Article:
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Administration lawyers ask for more time to decide whether Treasury will hand over Trump tax returns


Congress and Biden administration lawyers ask judge for more time to decide whether Treasury will hand over Trump tax returns that New York prosecutors already received

  • House Ways and Means Committee and House sued for Trump tax returns
  • The Biden administration is now a defendant in the case
  • Asked federal judge for an additional month
  • Said it anticipated ‘additional communications’

Lawyers for the House Ways and Means Committee and the Biden administration have told a federal judge they need more time to arrive at a position in a suit over whether the government will to hand over former President Donald Trump‘s tax return information.

The Democratic-run committee asked the Treasury to turn over the information during the Trump administration after Democrats gained control in 2019, then sued when the administration refused.

Now the new Biden administration is still sorting through how to respond. According to a status report filed Friday, the plaintiffs and defendants jointly told the court they have had ‘additional communications’ and ‘anticipate still further communications, that may inform Defendants’ position in this case.’

The Biden administration is seeking more time to respond to a holdover House Democratic lawsuit seeking Donald Trump’s tax return information

They asked to be able to file a further report on May 28th. 

Ways and Means Chairman Rep. Richard Neal sought eight years of Trump tax return information, citing laws that allow the committee to request return information on any American.

Judge Trevor N. McFadden has issued an order that the administration must provide Trump’s lawyers 72 hours notice of any decision. 

The parties sought more time that may 'inform Defendants' position in this case'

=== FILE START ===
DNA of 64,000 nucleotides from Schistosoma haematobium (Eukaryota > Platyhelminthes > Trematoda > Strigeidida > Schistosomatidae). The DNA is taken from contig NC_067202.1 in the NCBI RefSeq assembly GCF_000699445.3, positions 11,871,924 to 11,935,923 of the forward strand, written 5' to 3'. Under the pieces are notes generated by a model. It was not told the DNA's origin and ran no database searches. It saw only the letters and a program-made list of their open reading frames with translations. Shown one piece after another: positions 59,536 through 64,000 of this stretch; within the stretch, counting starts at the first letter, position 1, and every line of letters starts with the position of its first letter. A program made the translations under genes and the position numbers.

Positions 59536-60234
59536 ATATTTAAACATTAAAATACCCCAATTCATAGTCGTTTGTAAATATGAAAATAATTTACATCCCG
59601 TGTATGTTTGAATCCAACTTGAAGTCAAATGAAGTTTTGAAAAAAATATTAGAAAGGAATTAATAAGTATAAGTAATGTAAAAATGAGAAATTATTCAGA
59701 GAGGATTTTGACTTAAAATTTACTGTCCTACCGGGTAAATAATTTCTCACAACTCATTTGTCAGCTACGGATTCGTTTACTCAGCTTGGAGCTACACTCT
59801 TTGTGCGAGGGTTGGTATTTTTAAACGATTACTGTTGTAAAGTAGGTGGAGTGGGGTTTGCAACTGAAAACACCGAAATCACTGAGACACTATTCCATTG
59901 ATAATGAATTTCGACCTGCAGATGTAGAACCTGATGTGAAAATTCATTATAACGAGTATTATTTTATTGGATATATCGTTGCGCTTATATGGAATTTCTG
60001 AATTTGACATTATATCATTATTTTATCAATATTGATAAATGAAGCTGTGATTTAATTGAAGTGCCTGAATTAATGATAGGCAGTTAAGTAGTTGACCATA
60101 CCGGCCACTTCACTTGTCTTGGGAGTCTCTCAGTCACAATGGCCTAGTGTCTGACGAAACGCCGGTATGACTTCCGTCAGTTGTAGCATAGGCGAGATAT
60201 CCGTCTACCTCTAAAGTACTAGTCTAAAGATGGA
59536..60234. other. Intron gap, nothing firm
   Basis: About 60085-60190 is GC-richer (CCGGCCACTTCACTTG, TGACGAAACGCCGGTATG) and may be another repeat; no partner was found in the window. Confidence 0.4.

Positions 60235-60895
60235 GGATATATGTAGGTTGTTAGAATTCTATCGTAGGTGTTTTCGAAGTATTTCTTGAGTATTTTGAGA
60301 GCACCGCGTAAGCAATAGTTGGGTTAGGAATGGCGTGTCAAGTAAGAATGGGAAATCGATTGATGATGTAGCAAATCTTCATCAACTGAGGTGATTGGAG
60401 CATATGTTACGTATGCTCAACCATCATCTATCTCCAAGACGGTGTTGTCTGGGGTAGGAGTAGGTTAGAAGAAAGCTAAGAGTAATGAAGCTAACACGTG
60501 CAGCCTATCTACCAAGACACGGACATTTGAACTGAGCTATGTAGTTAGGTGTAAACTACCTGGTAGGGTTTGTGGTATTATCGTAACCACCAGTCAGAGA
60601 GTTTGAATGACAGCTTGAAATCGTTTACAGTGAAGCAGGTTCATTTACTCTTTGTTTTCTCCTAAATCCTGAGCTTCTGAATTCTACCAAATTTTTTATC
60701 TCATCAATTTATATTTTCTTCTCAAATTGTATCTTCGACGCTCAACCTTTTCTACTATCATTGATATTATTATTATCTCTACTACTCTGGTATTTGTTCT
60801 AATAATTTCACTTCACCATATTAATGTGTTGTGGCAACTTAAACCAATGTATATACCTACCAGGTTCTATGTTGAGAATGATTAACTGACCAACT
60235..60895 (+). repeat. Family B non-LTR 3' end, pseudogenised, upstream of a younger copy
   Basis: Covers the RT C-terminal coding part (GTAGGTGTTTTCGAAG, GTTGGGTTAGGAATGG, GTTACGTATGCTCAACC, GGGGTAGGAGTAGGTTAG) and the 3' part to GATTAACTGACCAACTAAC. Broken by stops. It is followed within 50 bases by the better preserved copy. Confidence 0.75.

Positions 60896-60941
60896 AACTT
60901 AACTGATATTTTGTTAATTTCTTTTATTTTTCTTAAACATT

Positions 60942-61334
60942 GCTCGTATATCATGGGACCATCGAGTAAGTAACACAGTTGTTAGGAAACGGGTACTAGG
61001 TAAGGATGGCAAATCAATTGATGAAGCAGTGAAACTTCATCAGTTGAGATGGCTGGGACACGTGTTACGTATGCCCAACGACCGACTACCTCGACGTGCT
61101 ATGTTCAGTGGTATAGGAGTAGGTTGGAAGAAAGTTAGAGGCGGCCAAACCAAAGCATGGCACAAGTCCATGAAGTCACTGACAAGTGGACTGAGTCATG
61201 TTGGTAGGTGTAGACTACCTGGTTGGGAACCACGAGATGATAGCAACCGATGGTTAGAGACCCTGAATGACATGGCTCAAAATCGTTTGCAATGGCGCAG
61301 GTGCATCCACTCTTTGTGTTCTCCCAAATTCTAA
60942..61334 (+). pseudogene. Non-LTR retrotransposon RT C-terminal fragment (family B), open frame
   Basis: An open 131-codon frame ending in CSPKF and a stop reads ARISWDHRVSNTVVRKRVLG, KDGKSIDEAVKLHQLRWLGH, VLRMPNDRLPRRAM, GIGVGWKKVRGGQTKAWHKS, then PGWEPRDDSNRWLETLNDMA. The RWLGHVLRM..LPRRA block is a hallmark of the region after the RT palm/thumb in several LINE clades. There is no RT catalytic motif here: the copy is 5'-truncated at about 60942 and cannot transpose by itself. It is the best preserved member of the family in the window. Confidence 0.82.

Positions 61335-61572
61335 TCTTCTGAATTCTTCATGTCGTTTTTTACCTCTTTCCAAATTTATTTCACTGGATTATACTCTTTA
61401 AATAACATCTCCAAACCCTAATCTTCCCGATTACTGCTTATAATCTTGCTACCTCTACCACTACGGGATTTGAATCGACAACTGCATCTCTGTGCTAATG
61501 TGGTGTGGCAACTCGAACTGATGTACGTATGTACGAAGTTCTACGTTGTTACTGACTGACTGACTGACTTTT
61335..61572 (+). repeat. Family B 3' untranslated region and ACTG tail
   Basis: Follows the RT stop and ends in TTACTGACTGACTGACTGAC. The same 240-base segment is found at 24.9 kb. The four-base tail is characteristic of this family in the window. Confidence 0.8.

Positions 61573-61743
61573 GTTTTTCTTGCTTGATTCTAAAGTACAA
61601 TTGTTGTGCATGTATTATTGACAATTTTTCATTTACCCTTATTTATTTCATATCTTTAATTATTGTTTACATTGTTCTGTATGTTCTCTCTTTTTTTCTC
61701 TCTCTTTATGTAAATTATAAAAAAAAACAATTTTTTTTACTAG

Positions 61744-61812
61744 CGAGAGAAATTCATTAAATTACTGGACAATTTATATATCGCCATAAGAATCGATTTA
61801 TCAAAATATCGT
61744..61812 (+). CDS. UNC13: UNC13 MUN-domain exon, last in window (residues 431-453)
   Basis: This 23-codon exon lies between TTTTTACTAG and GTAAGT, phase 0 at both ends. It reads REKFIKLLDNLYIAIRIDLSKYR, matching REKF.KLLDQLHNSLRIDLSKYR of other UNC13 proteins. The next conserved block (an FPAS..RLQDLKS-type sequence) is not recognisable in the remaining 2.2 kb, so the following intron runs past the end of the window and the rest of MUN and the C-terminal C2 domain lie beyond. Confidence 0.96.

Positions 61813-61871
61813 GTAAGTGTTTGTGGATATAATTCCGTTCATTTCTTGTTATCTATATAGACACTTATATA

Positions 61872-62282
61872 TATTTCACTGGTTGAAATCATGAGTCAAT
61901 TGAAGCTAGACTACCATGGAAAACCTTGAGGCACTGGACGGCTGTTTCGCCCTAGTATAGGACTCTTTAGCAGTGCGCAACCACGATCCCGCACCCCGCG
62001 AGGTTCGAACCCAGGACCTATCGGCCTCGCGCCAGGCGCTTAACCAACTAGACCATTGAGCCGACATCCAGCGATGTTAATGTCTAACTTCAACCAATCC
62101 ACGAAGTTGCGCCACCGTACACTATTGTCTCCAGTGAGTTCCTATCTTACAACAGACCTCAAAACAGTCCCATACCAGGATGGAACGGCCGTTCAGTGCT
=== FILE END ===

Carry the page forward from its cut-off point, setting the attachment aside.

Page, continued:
The parties sought more time that may ‘inform Defendants’ position in this case’

Trump said during the 2016 campaign he would release his returns, but never did, citing an ongoing audit

Trump said during the 2016 campaign he would release his returns, but never did, citing an ongoing audit

With Trump out of office, the case now features a former president trying to fight potential release of return information by a current one. 

Trump’s lawyers have argued there is no ‘legitimate legislative purpose’ for seeking the information.

The Supreme Court in a February ruling cleared the way for federal prosecutors in New York to get access to the returns. Prosectors had sought to enforce a subpoena to Trump’s longtime accounting firm Mazars USA.

Tax laws state that if the Ways and Means chairman or another tax committee provides a written request seeking individual tax return information, the Treasury ‘shall furnish’ it. The information is to be reviewed confidentially to protect taxpayers. 

The legal wrangling came at the end of a week where Trump lawyer Rudy Giuliani had his home and office raided by FBI agents in a probe believed to be centered on his dealings in Ukraine. 

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